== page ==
Fair Verona

IMG_0325Before I knew it, my time in Germany was over. It had some highs and lows, and I was ready to be in a place that was familiar. Germany and I never meshed in the week that I spent there; perhaps this was because it came on the heels of Denmark where I felt instantly comfortable or maybe I just wasn’t hitting the right spots. I really think the next time I do Germany, I need to do it with someone else who knows it, loves it, and can introduce me what it has to offer.

I was ready for Italy. My first stop of my Italian tour was the fair city of Verona, of Shakespearean fame (for most…it has many other, more remarkable things to be famous for says this ancient art historian). The train ride was long, but beautiful. Through southwestern Germany, Austria and northern Italy we went, winding our way through mountains, finally arriving in Fair Verona.

DSC04177Verona was immediately from the outset, entirely charming. I lucked out with a very nicely located and appointed Airbnb. I did my usually settling in and took my first nighttime walk around Verona. I ate and I grocery shopped, at an Aldi, and came back to plan my one full day in Verona.

Verona has a lot of well-preserved Roman remains, of which I was only able to scratch the surface. I started my day with my traditional Italian breakfast of a cornetto con crema and a cappuccino, then walked to my first destination, the Porta Leone, which was really difficult to photograph, but super fascinating.

A defensive gate dating to around the 1st or 2nd century CE, the Gate of the Lions was incorporated into other buildings as time progressed, preserving basically one side of its facade.  One of my favorite things about Europe is the manner in which archaeological remains have been integrated (even sometimes when done badly or even just haphazardly) with the modern city.

After drinking my fill of the Porta Leone, I walked down one of the main (touristy) drags of the town, ate lunch, bought market fragola, which were the best freaking strawberries I’ve ever eaten. It was such a gorgeous day, the right amount of sun and shade, bustling, but not overcrowded. After some disappointments in Germany, Fair Verona was living up to her name.

I continued to walk around Verona, taking in parts of the city that I knew relatively IMG_0319nothing about. I did some people watching, square sitting, church wandering, and tomb inspecting, as one does. A few churches that I wanted to inspect were closed, but I persisted. I walked by the so-called Houses of Juliet and Romeo; Juliet’s house was overran by tourists, Romeo’s entirely ignored.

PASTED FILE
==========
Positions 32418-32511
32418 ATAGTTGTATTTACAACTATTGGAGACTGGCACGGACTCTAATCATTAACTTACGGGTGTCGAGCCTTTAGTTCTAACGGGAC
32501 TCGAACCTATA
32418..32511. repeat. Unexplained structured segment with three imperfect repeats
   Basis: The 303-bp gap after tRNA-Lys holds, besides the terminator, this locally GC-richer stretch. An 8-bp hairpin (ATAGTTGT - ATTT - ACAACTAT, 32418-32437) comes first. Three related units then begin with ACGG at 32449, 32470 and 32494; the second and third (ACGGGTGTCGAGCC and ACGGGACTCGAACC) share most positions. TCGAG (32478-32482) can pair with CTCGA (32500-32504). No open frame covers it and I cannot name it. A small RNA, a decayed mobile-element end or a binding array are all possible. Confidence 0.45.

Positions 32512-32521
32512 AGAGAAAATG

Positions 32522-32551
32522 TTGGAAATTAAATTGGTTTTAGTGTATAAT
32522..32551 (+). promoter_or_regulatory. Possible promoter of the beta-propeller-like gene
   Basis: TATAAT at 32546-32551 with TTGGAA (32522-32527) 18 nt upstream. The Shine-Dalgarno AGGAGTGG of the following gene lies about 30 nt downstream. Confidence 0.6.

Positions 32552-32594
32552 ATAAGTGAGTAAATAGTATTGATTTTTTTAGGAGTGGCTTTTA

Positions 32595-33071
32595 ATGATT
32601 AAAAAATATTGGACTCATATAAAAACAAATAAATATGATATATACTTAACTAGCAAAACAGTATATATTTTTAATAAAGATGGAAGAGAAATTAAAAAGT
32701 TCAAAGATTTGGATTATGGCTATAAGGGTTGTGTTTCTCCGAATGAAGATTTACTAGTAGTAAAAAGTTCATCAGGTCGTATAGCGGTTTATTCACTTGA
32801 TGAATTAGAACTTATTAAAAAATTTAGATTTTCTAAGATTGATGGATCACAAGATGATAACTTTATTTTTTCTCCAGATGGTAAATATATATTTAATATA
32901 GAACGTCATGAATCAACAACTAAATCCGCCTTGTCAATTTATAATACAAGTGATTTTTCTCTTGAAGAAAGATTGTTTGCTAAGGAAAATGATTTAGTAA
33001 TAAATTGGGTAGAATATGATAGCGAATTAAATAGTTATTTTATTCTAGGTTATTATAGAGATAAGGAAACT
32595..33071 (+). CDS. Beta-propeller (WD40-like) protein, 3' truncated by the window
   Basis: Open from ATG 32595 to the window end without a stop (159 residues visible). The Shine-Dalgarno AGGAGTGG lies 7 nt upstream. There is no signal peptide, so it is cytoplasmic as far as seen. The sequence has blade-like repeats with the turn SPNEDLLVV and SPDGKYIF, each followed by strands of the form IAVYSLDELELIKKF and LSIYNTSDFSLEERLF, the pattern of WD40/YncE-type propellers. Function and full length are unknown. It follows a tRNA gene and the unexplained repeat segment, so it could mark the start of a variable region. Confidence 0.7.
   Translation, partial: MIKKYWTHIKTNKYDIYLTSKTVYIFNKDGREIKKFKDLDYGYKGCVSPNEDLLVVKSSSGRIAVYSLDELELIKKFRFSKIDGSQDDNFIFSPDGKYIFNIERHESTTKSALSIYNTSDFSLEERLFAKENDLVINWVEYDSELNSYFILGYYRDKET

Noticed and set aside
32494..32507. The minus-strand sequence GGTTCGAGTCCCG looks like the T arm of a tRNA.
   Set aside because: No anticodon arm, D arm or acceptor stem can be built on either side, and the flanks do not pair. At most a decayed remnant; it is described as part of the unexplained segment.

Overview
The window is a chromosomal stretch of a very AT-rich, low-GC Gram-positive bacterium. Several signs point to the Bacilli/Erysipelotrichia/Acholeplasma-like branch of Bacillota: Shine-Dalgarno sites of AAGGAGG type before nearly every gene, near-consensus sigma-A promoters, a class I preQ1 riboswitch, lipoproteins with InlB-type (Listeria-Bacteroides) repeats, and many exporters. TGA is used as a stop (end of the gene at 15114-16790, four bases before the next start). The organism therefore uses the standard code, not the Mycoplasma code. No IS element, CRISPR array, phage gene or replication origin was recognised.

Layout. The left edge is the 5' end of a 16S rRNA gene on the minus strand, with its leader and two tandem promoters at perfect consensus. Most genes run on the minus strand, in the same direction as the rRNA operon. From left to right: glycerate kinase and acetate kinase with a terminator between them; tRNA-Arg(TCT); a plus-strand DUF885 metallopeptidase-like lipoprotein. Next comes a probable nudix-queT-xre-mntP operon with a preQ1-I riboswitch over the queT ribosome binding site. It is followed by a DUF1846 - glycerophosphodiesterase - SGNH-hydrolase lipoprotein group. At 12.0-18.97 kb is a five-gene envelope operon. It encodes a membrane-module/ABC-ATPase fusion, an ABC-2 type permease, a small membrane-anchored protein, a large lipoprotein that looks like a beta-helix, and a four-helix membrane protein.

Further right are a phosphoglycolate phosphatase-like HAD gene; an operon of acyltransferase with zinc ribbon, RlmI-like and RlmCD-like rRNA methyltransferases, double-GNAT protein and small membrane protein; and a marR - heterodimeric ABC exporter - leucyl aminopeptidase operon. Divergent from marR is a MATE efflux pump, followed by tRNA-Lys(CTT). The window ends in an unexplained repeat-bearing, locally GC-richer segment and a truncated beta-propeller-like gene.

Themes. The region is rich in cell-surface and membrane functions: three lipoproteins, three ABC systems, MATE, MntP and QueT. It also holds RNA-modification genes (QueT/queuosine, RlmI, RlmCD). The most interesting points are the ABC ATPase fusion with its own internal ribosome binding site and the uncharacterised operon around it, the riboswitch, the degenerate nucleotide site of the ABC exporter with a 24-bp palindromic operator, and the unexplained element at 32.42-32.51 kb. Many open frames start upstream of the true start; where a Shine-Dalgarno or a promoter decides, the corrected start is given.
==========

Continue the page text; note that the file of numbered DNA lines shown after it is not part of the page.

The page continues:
I finally drew closer to the reason for my visit in Verona. The Arch of the Gavii. The arch is a curious one–an early quadrifrons monument with no extant sculpture. I did my scholarly thing, inciting the interest of a bunch of Veronese teens that were completely baffled by my interest in the structure that provided a spot for their post-school shenanigans. As an art historian, one who grew up in the relatively uninspiring world dominated by 1980s and 1990s strip malls, it’s always crazy to me to think of growing up amongst centuries after centuries of STUFF built by a city’s previous inhabitants. I was lucky enough to grow up in a state where there certainly is plenty of history, but it very much exists in a separate space from that of daily life, “preserved” for posterity by local, state, and federal municipalities.

IMG_0370 Anyway, a tangent of an American abroad that’s constantly in shock of the material culture of places that aren’t home. I finished my scholarly perusal, visited a few other places that was on the ‘dissertation’ list, then went back to

IMG_0383my airbnb for a siesta. After my nap, I went to dinner, eating in the shadow of Verona’s famous amphitheater, which is so much smaller, but, in my opinion, no less impressive than Flavian amphitheater in Rome. Every summer, Verona’s amphitheater plays host to an incredible opera festival, and I missed performances by just one day. Just think,  I could have seen Puccini in an amphitheater. As was becoming my habit on this Eurotrip, just as I was settling in, it was time to turn my attention to the next city. Next on the stop on the tour was also the first longer stay, and my long awaited return to my darling Roma! 

Copenhagen

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I loved Copenhagen. I instantly felt comfortable there and I can’t entirely tell you why. I think there are two possibilities. One, I’m getting super comfortable with travel and I know what to do in new places. Two, Copenhagen is a magical beautiful place full of charm, Danes that speak English better than I do, and a city that’s so easy to navigate. It is probably a bit of both, because the second bit is definitely true. I liked Copenhagen a lot–and will gladly go back in the future. I only had three nights and two days, not very much time to see Copenhagen. I managed to do a lot!